With pentodes, hum is reduced by loading. The plate B+ ripple is divided between winding and plate resistance. Pentode's Rp is much higher than its best-power load. Most of the ripple is dropped across the tube, not much (~~10%) across the winding. (This was a great benefit over triodes, which typically drop 60% of B+ ripple across the load.) When tested un-loaded, the ripple is split between Rp and the unloaded "load". Ideally the unloaded winding is infinite impedance. In real cases there is uncertain core loss and significant but insufficient inductance. (The inductance is perhaps why your lower trace shows more harmonics than fundamental; a typical radio did not load well below 150Hz.)
 

Joe Sousa
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24.Jan.12 05:10

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Thank you Roberto for the warning on field coil and transformer polarities. I had not considered this, but it makes perfect sense. 

Paul's mention of the advantage of of high pentode plate impedance reminded me that even after Electrolytics were comparatively cheap in the 1960's, hum cancellation of the residual hum that is not rejected by the high plate impedance, was done with a special tap in the primary of the transformer that made the hum rejection of a single ended pentode plate about the same as as the rejection of a push-pull pentode stage.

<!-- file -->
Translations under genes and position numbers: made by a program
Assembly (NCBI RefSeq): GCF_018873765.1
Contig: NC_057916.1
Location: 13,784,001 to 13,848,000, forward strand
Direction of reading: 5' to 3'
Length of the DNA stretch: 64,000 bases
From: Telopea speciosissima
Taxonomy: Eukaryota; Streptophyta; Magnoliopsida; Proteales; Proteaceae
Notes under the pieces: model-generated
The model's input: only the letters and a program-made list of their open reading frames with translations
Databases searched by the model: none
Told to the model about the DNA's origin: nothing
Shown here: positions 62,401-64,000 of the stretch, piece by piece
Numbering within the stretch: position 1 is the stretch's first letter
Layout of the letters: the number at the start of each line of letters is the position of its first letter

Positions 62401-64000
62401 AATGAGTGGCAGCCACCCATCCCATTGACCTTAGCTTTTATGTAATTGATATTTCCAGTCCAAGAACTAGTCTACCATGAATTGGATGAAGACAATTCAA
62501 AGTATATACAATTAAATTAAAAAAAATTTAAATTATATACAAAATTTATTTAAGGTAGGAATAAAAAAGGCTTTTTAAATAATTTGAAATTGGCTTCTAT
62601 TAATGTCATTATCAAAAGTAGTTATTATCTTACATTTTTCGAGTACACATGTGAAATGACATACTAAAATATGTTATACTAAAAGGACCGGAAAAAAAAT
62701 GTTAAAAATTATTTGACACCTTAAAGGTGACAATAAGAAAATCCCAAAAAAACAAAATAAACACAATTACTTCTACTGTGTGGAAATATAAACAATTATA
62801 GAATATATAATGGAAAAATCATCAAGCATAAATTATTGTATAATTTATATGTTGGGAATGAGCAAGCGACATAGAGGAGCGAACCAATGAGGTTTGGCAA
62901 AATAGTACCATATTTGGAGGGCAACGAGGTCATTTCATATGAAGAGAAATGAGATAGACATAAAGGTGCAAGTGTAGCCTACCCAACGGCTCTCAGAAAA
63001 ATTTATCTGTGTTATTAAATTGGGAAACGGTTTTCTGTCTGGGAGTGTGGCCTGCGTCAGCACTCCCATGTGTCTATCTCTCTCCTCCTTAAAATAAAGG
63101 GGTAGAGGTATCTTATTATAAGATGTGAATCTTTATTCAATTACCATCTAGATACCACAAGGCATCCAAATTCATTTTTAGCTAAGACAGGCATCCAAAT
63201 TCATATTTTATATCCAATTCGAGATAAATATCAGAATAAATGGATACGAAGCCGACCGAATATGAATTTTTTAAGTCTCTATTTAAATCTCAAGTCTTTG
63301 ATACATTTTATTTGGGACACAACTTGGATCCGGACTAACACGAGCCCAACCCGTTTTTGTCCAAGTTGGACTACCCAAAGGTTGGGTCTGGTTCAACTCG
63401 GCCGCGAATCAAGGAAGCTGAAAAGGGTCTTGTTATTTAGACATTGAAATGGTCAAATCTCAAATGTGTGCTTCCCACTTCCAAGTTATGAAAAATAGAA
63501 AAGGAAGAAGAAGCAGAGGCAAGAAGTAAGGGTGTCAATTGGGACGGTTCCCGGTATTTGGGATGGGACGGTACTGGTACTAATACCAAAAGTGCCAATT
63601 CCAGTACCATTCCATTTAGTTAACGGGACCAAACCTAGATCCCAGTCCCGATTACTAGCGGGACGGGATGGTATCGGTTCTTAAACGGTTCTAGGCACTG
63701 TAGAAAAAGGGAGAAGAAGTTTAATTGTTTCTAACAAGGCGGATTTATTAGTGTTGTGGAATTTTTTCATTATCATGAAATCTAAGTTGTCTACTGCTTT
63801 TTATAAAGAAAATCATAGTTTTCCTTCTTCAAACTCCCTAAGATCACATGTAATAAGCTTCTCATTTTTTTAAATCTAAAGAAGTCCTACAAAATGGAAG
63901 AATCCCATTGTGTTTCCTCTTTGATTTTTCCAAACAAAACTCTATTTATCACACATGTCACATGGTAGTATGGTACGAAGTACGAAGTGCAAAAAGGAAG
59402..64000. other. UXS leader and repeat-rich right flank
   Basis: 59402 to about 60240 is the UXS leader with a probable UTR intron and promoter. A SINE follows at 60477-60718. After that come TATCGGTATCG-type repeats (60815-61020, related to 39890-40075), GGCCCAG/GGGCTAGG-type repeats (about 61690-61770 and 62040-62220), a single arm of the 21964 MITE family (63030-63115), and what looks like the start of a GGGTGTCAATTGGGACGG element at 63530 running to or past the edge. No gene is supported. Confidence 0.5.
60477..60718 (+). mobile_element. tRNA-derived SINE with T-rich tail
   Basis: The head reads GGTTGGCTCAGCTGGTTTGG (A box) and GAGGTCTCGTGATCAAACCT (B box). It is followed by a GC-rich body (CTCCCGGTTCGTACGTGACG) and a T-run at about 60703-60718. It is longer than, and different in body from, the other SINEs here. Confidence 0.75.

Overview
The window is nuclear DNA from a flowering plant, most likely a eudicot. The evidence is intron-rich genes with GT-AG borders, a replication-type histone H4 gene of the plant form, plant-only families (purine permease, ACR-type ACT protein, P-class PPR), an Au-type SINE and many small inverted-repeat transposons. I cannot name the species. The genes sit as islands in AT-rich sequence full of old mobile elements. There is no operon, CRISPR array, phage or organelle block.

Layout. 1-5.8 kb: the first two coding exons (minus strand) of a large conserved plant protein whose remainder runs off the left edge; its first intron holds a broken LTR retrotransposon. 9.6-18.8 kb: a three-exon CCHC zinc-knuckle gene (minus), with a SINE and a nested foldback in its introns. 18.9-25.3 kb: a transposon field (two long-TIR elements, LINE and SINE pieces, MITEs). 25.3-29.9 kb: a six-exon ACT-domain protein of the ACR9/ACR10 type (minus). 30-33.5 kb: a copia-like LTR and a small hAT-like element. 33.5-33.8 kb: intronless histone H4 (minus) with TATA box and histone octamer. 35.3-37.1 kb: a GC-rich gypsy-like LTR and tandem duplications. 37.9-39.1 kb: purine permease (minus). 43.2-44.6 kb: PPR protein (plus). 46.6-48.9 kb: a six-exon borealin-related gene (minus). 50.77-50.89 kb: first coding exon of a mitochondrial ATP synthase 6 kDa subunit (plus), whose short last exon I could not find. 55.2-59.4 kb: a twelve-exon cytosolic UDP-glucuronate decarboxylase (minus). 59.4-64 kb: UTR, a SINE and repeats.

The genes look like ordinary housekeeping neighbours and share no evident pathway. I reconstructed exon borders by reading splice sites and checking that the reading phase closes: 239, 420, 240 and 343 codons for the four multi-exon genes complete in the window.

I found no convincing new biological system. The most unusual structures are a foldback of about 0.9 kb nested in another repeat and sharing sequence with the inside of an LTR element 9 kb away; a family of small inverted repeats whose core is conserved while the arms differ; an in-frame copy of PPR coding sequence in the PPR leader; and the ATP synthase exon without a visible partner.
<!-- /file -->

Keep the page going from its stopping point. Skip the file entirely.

Pentode and Triode push-pull amplifiers reject plate hum due to the symmetry of the matched plate drives and the common mode rejection of the transformer primary. The power supply hum that is present at the primary center tap is a common mode signal to the transformer primary and plates and is thus rejected.

See this post on Pentode Plate Hum for a more detailed explanation on how the existing filter resistor for the screen supply rail can be used in double duty to match the much higher plate impedance of the pentode for good hum rejection at the tapped connection.

Using the primary tap is such an inexpensive and effective trick that it was worth doing to save some money on electrolytic capacitor size, which also made it possible to use lower peak current ratings on the power rectifiers.

Regards,

-Joe

Paul Reid
 
 
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24.Jan.12 06:14

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> a special tap in the primary of the transformer that made the hum rejection of a single ended pentode plate about the same as as the rejection of a push-pull pentode stage.